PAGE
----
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Mil Med. 1996 Jul;161(7):411-5.

Nurse-physician communication: perceptions of nurses at an Army medical center.

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Blanchfield Army Medical Center, Fort Campbell, KY, USA.


The purposes of this study were to describe nurses' perceptions of their communication with physicians, as related to the openness of the communication, the accuracy of the information communicated, and the timeliness of the interaction; and further, to determine if specific demographic characteristics of nurses are associated with perceptions of positive communication. The sample (N = 112) consisted of professional nurses working on one of nine inpatient units at a major military medical center. Shortell's ICU Nurse-Physician Communication subscale was used to measure the nurses' perceptions of the degree to which openness, accuracy, and timeliness described their communication with physicians. Overall findings were that the nurses perceived a poor quality of communication between themselves and the physicians with whom they interacted. Results from this study further indicated that the perceived quality of nurse-physician communication was not related to a nurse's educational level, length of nursing experience, or length of time assigned to a specific unit. Finally, findings provided no evidence that perceived levels of nurse-physician communication were greater among permanent staff than temporary nursing staff, or in intensive care units versus general ward areas.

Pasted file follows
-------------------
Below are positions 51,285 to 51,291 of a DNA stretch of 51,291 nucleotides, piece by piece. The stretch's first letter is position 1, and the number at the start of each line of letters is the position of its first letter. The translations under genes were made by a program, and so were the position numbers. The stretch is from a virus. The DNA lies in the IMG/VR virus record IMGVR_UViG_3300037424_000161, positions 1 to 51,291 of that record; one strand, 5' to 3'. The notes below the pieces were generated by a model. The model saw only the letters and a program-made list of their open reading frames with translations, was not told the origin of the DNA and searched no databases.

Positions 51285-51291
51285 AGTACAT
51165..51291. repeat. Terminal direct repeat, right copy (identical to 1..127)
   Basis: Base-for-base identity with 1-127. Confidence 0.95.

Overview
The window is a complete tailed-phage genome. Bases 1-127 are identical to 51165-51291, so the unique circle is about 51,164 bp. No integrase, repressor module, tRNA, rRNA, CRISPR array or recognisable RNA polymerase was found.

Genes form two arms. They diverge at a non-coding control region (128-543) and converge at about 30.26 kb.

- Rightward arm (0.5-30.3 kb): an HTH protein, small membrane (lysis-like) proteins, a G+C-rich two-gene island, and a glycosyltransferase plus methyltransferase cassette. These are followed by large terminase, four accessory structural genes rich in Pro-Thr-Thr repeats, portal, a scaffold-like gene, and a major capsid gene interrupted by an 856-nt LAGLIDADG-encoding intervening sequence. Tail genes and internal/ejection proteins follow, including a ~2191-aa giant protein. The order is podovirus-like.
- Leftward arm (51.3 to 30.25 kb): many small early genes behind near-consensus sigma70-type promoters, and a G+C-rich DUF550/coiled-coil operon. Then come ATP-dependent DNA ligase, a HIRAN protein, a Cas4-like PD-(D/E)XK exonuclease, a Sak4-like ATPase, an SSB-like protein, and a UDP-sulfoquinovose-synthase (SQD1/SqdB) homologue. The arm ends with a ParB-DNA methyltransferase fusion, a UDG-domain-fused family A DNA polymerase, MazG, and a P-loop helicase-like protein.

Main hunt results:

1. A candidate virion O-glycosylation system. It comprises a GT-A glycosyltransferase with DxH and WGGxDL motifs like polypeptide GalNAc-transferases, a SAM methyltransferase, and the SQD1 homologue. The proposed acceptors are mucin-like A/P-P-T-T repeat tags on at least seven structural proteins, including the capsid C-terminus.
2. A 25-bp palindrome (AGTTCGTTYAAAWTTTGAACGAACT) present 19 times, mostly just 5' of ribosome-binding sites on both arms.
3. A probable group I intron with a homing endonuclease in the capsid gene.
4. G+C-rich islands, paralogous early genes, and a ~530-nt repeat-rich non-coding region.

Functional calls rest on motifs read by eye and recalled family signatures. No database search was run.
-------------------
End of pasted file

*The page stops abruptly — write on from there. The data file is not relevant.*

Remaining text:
[Indexed for MEDLINE]

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